Learning to do things for yourself at home is empowering. You don’t need a degree in home economics, although it helped Cindy, to get started. She even makes her own blue jeans! Just as important to her are projects such as making a bench grinder stand, which you can learn more about here.
Even with minimal building capability, you can learn how to make light fixtures from old metal chicken feeders. The feeders may be hard to come by, but if you know someone that has been in the commercial chicken-raising business, then you can likely find some in their used feeder pile. The total cost per light was $19.32.
There are some things that you just aren’t going to wash very often, like your curtains, couch cushions, and probably even your favorite jeans. To spare the air, concoct a simple essential oil-infused linen spray, and spritz away until your definition of what “clean” smells like shifts permanently.
For one week, BuildingGreen is offering a free download of an insulation guide, available with a 30-day trial of BuildingGreen Suite.
Green is Universal and Etsy's The Art of Reuse Contest is a gold mine for DIY home project ideas. My favorite pays homage to Audrey Hepburn's ahead-of-its-time sofa made from an old clawfoot bathtub in Breakfast at Tiffany's.
Giving handmade gifts will save money while showing the recipient that you care. Homemade sugar scrub, rice pillows, glass magnets and iPod covers are all easy to make and exciting to receive. Spend time, not money, to give the perfect holiday or birthday gift.
Scott Davis’ “Solar Projects, Big and Small” video offers inspiration for both solar energy enthusiasts and folks who are just curious. Tips and advice pertaining to solar energy can be found at the Yahoo! group Simply Solar, and you can make your dream project a reality with Gary Reysa’s instructions.
One of the best ways to learn about green homes is to explore real-world examples--by touring homes or reading about them online. This article links to free online collections of case studies and in-depth profiles of green homes.
Building housing projects in developing regions is extremely rewarding, but also quite challenging. It’s prudent to draw ideas from as many resources as possible to improve the process. The following guidelines have proven effective.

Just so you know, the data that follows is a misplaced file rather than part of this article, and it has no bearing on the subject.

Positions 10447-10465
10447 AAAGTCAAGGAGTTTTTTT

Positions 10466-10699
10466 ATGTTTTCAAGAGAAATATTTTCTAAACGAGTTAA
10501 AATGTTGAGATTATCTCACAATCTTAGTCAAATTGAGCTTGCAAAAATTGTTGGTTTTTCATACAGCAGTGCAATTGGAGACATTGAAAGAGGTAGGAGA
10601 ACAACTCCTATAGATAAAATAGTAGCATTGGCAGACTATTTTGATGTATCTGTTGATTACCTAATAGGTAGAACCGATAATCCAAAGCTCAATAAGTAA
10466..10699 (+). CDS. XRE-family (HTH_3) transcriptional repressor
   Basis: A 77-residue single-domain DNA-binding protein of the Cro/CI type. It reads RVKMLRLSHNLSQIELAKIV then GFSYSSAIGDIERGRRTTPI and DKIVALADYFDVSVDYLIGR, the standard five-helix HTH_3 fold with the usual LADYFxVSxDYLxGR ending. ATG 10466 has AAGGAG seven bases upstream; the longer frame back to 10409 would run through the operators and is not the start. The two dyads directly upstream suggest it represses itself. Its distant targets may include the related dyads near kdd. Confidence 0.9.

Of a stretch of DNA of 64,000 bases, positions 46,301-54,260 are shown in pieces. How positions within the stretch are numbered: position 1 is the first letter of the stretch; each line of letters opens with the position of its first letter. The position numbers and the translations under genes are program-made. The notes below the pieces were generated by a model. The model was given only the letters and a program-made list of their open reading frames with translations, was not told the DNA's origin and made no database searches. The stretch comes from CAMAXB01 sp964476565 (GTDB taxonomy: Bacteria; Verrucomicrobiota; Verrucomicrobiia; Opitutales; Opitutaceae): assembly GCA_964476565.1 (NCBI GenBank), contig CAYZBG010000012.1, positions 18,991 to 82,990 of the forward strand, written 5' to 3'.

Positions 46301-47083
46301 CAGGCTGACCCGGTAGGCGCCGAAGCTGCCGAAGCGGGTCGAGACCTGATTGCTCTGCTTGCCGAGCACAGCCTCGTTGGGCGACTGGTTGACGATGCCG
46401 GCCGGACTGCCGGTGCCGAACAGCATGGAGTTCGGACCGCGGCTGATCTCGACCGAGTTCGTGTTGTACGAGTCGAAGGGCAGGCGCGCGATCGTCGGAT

Jim Oseychuk built this intricate garden shed for his wife and won his category of the Wood-Mizer Personal Best contest.
Joe Bonn built this impressive home in Colorado and won his category of the Wood-Mizer Personal Best contest.
Robert Craig built this 960 square foot barn in Oregon and won his category of the Wood-Mizer Personal Best contest.
Donn Saindon built this beautiful 1,200 square foot home from reclaimed wood and won his category of the Wood-Mizer Personal Best contest.
Using wood you’ve harvested to start creative wood projects is not impossible. Many sawyers have created beautiful wood structures made from lumber they’ve cut themselves.
Building a pantry is a great way to store your groceries and home produce.
If you want to learn how to paint your house without the help of professionals, this article from the archives is for you. Exterior home painting can be a snap with the right tools and information.
Instructables is a great website for finding DIY projects, and recently site administrators have reorganized the site to make it easier to find the project you're looking for.
You can build a low-cost, squirrel-proof bird feeder using simple tools and inexpensive materials. All you need is some plastic drain pipe and caps, hardware cloth and a bit of wire (or a wire hanger). In no time at all, you’ll have all sorts of birds at the feeder — and the squirrels will be perplexed!
Instructions for building a cold smoker (and three other things you can do with steel oil drums).